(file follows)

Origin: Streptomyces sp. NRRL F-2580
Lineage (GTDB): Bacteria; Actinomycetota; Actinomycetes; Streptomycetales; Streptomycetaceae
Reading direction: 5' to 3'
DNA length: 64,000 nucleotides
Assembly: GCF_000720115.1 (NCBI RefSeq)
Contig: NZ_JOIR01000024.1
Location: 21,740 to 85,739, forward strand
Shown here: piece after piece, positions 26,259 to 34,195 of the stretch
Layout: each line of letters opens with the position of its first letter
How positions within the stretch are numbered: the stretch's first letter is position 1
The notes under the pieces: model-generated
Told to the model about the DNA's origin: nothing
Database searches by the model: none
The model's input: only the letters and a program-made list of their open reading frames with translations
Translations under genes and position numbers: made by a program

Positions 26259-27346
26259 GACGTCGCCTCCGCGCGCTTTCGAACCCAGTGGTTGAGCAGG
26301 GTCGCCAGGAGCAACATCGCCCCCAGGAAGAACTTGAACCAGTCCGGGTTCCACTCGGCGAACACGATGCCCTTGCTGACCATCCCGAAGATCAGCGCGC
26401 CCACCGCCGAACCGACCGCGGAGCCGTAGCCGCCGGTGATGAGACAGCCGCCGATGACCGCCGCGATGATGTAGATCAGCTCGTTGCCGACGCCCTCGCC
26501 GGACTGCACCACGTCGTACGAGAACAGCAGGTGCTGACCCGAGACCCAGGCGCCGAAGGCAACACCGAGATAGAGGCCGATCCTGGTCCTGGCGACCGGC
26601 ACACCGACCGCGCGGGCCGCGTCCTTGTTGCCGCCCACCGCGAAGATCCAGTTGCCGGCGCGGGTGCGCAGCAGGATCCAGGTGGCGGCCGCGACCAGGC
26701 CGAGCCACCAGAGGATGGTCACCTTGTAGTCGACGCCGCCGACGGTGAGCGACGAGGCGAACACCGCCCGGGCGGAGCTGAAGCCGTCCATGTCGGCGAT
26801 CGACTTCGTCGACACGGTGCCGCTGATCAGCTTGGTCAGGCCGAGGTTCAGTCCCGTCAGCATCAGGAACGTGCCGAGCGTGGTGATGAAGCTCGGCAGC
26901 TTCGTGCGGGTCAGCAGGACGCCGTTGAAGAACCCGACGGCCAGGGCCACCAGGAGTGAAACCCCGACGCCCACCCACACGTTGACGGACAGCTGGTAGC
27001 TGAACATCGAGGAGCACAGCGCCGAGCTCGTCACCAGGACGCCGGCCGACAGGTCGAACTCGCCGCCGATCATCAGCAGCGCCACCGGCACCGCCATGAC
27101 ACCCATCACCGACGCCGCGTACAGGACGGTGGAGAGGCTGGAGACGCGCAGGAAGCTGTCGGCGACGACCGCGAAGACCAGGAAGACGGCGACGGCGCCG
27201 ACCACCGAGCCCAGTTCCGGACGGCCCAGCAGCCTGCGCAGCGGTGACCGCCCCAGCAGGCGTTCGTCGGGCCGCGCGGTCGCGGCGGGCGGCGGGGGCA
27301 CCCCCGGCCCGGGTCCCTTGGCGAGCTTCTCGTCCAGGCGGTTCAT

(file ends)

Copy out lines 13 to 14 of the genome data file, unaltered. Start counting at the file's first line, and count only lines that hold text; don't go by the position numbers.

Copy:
Database searches by the model: none
The model's input: only the letters and a program-made list of their open reading frames with translations